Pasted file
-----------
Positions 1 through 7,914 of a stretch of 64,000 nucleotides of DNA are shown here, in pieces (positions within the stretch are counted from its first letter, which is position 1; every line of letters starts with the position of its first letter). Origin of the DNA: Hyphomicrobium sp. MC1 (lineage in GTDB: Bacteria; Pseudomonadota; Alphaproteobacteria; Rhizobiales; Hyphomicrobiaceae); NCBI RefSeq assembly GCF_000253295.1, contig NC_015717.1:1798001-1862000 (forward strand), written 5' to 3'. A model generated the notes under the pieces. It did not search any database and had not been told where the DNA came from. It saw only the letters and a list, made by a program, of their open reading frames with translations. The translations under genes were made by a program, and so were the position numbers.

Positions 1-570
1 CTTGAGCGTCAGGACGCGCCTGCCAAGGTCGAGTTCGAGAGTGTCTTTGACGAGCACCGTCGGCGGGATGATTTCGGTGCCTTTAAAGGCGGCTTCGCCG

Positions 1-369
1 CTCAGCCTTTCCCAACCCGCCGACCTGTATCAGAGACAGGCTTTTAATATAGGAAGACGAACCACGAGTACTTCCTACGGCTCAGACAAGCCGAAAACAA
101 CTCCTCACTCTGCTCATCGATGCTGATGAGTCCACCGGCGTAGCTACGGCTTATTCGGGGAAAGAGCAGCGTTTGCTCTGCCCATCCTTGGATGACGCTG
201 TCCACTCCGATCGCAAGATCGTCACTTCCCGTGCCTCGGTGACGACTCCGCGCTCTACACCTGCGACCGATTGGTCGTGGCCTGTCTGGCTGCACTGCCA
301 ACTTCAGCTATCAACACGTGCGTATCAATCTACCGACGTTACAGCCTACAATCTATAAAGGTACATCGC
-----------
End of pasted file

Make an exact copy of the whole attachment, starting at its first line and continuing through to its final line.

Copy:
Positions 1 through 7,914 of a stretch of 64,000 nucleotides of DNA are shown here, in pieces (positions within the stretch are counted from its first letter, which is position 1; every line of letters starts with the position of its first letter). Origin of the DNA: Hyphomicrobium sp. MC1 (lineage in GTDB: Bacteria; Pseudomonadota; Alphaproteobacteria; Rhizobiales; Hyphomicrobiaceae); NCBI RefSeq assembly GCF_000253295.1, contig NC_015717.1:1798001-1862000 (forward strand), written 5' to 3'. A model generated the notes under the pieces. It did not search any database and had not been told where the DNA came from. It saw only the letters and a list, made by a program, of their open reading frames with translations. The translations under genes were made by a program, and so were the position numbers.

Positions 1-570
1 CTTGAGCGTCAGGACGCGCCTGCCAAGGTCGAGTTCGAGAGTGTCTTTGACGAGCACCGTCGGCGGGATGATTTCGGTGCCTTTAAAGGCGGCTTCGCCG

Positions 1-369
1 CTCAGCCTTTCCCAACCCGCCGACCTGTATCAGAGACAGGCTTTTAATATAGGAAGACGAACCACGAGTACTTCCTACGGCTCAGACAAGCCGAAAACAA
101 CTCCTCACTCTGCTCATCGATGCTGATGAGTCCACCGGCGTAGCTACGGCTTATTCGGGGAAAGAGCAGCGTTTGCTCTGCCCATCCTTGGATGACGCTG
201 TCCACTCCGATCGCAAGATCGTCACTTCCCGTGCCTCGGTGACGACTCCGCGCTCTACACCTGCGACCGATTGGTCGTGGCCTGTCTGGCTGCACTGCCA
301 ACTTCAGCTATCAACACGTGCGTATCAATCTACCGACGTTACAGCCTACAATCTATAAAGGTACATCGC